Monday, November 20, 2006


Then they dropped all the sun-like left-side function keys. This provoked uproar among the potential buyers (who are, of course, all alpha geeks with religious positions on keyboard details), so it seems they may have changed their

I’ve also seen no mention of support for anything other than windows or mac for the devices that they have released.

There are some positives:

Optimus 103 keyboard will be a mass storage device. That means, that Optimus
will be the first (to the best of our knowledge) keyboard to appear on a
desktop just like a hard disk or a flash drive. Among the benefits of this
solution is that we won’t have to create any drivers (except for the
OS-dependent Configurator software). Layouts could be put right into the
keyboard’s storage.

Which is kinda cool.

Will it be worth the ~USD400 price tag? We’ll have to wait and see what other compromises have been made.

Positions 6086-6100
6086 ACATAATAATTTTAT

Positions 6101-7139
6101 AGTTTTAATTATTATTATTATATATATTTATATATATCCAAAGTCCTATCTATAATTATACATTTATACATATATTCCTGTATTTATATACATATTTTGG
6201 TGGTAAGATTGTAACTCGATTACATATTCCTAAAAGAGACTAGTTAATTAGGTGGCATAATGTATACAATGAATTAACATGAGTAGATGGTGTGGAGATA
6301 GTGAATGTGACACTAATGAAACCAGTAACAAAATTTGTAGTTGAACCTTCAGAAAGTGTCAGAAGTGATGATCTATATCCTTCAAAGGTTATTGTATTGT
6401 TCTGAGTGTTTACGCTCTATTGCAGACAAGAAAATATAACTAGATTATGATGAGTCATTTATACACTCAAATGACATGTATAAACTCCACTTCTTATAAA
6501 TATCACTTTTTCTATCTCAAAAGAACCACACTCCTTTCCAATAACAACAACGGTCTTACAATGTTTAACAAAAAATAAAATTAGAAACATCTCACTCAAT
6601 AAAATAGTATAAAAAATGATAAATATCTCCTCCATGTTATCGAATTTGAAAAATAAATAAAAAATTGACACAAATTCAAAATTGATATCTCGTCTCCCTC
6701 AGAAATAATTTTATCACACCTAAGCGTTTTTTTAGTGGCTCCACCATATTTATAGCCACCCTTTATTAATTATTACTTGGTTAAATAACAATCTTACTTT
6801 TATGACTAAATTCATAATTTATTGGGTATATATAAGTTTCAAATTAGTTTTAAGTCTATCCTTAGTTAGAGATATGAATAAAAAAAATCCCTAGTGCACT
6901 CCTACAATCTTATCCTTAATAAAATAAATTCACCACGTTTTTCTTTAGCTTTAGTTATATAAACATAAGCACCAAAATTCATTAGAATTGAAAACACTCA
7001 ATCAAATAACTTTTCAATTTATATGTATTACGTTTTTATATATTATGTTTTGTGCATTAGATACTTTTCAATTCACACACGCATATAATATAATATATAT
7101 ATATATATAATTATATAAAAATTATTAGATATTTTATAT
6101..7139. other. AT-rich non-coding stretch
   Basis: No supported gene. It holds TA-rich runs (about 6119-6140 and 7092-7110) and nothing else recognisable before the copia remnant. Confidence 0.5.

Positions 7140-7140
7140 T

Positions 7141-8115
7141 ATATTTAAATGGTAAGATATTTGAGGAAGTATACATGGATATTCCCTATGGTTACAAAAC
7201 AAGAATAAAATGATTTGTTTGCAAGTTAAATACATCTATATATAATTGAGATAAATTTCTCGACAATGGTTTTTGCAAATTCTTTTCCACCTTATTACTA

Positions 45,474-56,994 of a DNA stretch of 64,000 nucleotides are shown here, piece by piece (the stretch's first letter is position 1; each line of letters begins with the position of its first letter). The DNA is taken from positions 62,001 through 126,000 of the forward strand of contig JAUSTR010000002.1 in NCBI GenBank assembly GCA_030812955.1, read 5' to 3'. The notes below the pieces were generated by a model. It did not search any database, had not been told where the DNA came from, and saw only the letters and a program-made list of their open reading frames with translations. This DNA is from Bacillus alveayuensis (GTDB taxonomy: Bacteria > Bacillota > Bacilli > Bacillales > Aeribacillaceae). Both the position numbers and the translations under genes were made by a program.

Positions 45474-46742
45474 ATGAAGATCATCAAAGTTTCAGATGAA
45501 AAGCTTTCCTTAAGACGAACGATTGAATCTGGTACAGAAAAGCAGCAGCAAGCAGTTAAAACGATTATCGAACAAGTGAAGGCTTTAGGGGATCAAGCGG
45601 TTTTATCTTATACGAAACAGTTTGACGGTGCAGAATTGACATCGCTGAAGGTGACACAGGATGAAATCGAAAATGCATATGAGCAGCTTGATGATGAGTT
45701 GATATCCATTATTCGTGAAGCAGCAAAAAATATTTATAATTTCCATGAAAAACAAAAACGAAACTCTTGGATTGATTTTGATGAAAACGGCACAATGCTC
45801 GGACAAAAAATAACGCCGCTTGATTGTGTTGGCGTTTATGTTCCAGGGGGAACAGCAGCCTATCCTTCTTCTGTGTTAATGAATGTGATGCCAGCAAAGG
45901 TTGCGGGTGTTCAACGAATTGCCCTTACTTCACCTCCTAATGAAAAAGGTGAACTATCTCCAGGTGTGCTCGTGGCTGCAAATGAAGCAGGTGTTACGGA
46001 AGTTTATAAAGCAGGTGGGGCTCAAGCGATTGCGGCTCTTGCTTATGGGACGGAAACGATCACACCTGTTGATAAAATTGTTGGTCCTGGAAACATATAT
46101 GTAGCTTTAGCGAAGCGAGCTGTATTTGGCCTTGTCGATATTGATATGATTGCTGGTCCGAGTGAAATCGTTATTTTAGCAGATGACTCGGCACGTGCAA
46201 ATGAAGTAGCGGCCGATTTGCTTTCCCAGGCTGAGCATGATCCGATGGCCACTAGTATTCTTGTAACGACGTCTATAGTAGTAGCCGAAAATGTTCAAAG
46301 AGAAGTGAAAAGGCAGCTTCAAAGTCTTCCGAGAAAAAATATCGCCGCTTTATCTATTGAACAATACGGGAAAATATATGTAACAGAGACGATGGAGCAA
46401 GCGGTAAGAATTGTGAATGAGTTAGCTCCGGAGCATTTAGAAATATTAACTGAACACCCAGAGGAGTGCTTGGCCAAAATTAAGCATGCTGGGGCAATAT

Making packages

Following Eric Boutilier's latest two posts on packaging and a conversation on #opensolaris, I was interested enough to try pkgbuild for myself. Of course, I'd forgotten about his earlier series of posts on the topic, so I'd forgotten the connection to JDS.

As a result, I started making packages without the JDS CBE (Common build environment). But it's worked pretty well. For example, on a standard Solaris 10 installation (03/05 for me, but anything should work):

  • PATH=$PATH:/usr/sfw/bin:/usr/ccs/bin export PATH
  • Download the pkgbuild tool from
  • Unpack and install with a standard command ./configure && make && make install
  • Grab this spec file for ruby-1.8.5 that I knocked up with the help of Eric's posts and Redhat's docs.
  • As a non-root user run pkgtool --download --define="_prefix /opt/mypkgs" build-only ruby.spec
  • Wait :)
It should create a ~/packages directory, download the source file with wget, compile it, build a package and put it in ~/packages/PKGS.